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Vaccination - the conflicts
Vaccinations have a very important role to play in disease prevention, but are no different from any other preventive health measure – every pet is an individual, and a one-size-suits-all approach is not ideal.
Science does not back up the principle that every cat should receive a ‘full’ vaccination every year of its life!
If you look at your cat’s vaccination card, you may well see the following details of vaccines given : RCPFeLV - what does it all mean?
The main diseases that we commonly vaccinate against are:
There is also a vaccine against feline Chlamydia, the CH in RCPCHFeLV.
Cat ’flu is caused by Calici and Herpes virus, either alone or in combination. Chlamydia can also be involved – usually in colonies of cats.
Both flu viruses come in different strains which constantly mutate (much like flu in people) and immunity does not develop to every strain your cat might come across. The disease is not usually fatal when healthy pets catch it, and vaccination will usually lessen any problems they have.
Blood tests are not reliable in evaluating immunity to cat flu.
Feline enteritis a.k.a
Panleukopenia virus causes feline enteritis: a very serious, potentially fatal disease, which is the cat equivalent of ‘Parvo’ in dogs.
Immunity from Panleukopenia vaccination is long- lasting – possibly lifelong, though manufacturers recommend boosting this component every 3 years.
Thankfully, the disease is now very rare, and blood tests can be used to confirm
immunity minimising the need for repeated vaccination.
Don’t worry about Chlamydia unless you are a breeder, or keep a large colony of cats.
Feline leukaemia virus, FeLV is another potentially fatal cat virus, though fortunately it is not common. The virus can cause a number of diseases, including immune suppression and leukaemia.
Many kittens contract the disease from mum, and infection requires prolonged and close contact with other cats.
With age, cats become more resistant to the virus, with affected cats normally dying within 2-3 years of contracting the virus.
To vaccinate or not to vaccinate?
So why not just vaccinate against everything every year?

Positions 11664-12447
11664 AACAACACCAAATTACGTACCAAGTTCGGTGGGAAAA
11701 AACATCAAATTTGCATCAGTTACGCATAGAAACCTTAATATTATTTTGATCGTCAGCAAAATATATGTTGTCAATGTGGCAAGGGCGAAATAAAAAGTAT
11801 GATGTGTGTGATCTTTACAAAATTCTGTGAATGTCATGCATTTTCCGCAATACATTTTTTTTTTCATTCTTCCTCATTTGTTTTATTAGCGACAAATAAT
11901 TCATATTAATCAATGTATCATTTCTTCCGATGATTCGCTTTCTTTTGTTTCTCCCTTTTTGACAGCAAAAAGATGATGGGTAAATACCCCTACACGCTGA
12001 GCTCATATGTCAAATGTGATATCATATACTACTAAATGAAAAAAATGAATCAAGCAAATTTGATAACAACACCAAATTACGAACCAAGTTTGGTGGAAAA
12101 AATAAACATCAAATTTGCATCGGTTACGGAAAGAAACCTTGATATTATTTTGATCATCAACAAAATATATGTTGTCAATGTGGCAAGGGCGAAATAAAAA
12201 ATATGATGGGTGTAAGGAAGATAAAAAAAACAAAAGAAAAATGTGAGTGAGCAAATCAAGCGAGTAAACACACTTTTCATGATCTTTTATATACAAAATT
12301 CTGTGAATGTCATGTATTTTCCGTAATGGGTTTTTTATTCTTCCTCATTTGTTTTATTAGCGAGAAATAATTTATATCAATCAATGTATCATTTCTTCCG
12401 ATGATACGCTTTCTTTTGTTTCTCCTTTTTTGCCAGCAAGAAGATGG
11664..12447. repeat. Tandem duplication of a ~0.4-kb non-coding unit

As we’ve said, vaccines do have an important role to play – but they do NOT all need to be given every years – some may only need giving once in a pet’s lifetime.
These can be local swellings, or life-threatening whole body reactions such as allergic reactions or blood cell disorders. These are not common.
The effects of over-stimulation of the immune system in an un-natural manner are poorly understood, but may be a very significant cause of chronic kidney disease – which is exceedingly common.
What do we recommend?
As part of our health checks, we assess the risks that your cat is exposed to, and our recommendations will ensure protection whilst minimising vaccine use.
If you wish your cat to have a full dose of vaccine every year, that is fine. If you are showing, breeding, or putting your cat into a cattery, this may be obligatory. If this is the case, at least we are using the safest vaccine available.
There is a very recent publication which I heartily endorse as being the blueprint by which every vet should base their vaccination regime, drawn up the the American Association of Feline Practitioners, (AAFP). There are still some ‘questionable’ actions in there, recognising the difference in opinions between different experts, and we are always happy to discuss these issues (including the site of injection)
Let me quote from the publication - with link to it below.
“Recommendations for vaccination of household
Differences in cat population density, introduction of new cats, and exposure risk are dynamic variables that the veterinarian must take into consideration
when recommending any vaccine for any cat.
It is advised that veterinarians reassess risk factors for exposure to infectious disease at each visit (at least once a year), as changes in factors such as the health of the animal or its lifestyle may dictate changes to vaccination needs”.
For the full guidelines, click here
There is little evidence of any need to ‘re-start’ vaccinations that have recently lapsed. There may be a need if they have expired by a number of years. We adopt a policy of only re-starting vaccines that have lapsed by at least 3 years.